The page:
Wednesday, 20th March, 1867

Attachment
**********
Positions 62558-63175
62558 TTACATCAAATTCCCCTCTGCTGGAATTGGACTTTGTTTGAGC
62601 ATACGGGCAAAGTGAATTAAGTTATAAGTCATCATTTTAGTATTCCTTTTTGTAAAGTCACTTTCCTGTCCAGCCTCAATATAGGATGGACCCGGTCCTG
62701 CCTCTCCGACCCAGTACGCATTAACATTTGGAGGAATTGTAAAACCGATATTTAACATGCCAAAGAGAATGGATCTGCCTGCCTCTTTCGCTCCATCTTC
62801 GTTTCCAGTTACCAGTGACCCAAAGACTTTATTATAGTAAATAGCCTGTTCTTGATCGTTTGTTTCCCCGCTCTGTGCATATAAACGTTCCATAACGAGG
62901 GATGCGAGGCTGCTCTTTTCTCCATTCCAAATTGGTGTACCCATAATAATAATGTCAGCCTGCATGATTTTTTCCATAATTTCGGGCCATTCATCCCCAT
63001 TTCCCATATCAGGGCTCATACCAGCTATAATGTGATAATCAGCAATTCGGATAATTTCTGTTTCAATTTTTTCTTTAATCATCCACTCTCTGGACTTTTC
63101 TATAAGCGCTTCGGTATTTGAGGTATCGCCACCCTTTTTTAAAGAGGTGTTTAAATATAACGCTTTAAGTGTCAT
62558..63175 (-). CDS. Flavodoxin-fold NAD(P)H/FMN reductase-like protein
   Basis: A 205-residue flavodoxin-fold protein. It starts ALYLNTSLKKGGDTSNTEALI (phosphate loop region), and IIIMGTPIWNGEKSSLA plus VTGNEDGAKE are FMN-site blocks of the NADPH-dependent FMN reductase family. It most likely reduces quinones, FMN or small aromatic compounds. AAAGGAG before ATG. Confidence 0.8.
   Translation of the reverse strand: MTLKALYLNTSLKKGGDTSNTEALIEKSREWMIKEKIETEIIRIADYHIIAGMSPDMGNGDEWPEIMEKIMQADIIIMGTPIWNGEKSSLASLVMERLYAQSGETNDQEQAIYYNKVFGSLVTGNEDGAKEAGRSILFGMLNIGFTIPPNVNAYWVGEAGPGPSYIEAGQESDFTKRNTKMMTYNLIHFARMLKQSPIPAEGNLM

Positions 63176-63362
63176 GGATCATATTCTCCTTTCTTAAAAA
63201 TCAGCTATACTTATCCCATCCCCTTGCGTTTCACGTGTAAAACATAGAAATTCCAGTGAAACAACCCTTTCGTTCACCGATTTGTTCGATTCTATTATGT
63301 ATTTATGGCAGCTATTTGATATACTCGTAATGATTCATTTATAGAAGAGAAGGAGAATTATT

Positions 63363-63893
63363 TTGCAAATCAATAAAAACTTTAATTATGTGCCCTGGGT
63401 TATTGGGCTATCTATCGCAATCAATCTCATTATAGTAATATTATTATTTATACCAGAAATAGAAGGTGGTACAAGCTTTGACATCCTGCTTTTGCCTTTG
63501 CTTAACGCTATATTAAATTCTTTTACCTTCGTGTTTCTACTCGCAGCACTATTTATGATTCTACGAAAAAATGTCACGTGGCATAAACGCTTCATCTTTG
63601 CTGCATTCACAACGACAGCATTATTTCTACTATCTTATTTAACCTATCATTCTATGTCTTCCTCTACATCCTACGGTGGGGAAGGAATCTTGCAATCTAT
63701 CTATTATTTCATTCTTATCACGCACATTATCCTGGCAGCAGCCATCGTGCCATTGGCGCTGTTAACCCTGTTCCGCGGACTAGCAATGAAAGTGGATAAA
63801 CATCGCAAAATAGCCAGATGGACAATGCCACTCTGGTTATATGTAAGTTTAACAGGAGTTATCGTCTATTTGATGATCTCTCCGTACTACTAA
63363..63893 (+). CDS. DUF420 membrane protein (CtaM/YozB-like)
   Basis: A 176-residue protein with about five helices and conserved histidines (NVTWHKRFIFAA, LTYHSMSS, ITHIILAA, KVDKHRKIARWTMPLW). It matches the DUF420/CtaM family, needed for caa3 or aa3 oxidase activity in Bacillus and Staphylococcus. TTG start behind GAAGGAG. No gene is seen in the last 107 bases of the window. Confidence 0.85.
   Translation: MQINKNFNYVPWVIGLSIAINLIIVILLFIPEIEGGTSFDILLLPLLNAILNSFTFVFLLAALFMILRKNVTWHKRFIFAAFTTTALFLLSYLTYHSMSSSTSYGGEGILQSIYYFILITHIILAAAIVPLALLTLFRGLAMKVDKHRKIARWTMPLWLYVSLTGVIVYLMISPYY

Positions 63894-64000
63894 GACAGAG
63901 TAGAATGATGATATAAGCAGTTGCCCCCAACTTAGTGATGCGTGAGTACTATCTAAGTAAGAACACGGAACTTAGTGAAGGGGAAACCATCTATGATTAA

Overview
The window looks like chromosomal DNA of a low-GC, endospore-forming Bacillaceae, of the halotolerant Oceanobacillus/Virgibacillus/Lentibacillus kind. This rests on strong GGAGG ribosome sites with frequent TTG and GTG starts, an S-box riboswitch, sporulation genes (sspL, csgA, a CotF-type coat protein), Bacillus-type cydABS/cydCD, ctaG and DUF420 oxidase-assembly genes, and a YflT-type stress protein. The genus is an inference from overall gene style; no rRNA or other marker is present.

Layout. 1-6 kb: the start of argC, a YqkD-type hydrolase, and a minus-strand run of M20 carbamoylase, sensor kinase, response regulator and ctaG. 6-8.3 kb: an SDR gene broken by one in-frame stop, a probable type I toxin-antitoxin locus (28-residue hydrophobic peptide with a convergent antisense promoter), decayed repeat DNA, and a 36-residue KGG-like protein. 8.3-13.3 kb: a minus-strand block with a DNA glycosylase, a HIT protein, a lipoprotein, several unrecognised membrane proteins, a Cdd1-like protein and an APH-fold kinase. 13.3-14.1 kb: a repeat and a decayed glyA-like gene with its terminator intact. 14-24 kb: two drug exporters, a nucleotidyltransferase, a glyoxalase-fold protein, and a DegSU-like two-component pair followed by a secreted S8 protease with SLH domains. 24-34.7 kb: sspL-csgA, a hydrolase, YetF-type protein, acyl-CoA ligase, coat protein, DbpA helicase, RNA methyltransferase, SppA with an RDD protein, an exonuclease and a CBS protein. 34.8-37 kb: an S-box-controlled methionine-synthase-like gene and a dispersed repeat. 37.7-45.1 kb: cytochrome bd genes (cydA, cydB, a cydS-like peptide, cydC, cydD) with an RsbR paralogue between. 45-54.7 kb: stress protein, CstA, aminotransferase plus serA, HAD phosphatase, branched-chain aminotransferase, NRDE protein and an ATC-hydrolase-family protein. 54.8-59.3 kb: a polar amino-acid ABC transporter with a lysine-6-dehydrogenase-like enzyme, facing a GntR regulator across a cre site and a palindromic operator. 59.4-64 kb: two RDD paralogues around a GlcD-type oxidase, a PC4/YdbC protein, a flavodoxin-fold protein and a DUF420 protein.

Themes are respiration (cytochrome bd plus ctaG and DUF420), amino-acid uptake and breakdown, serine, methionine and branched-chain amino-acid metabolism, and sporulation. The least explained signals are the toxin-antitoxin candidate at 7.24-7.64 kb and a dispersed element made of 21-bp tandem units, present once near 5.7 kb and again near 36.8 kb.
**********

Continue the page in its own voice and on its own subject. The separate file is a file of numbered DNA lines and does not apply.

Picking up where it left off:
The same kind prevailing, but more moderate in temperature. – – Notwithstanding, Bill went to the Mill for the flour. Concluded to go in the boat as the roads were so bad. Got up as far as the White Oak and sent Tiler across to tell Wilkerson to bring the oxcart for the flour at W. H.1This is Caroline’s first and only reference to Tiler (pronounced Tyler?). He started through the rain. – – I have never known or heard of such weather. The news by the papers is thrilling. In some places, whole cities are overflown and hundreds of lives lost, houses carried off in the current, some persons having their houses tied by ropes and chains to prevent theirs moving off. But the Bible assures that the world shall no more be destroyed by water. Then we may expect to see good weather after a while. I do not expect any till next month. Then we shall have wind enough to dry up everything in a little while. I dread that more than the present. We have had so little wind during this month, we may expect a good deal next.2While the unusual amount of rainfall Caroline documents in the spring of 1867 certainly disrupted lives on the eastern seaboard, the worst effects were felt across the mountains. The Ohio River basin was hard hit, with March 1867 is still known as the time of Chattanooga’s “Great Flood.” Closer to home the effects on roads and spring planting were widely discussed in Richmond newspapers. The causes and prediction of these weather events was much the topic of discussion, including contributions from the large number of folks who thought the moon effected weather. These were sometimes described by detractors as “lunatics.” – – Made the skirt of my dress today, and Pigeo made the sleeves. I washed some little things for her.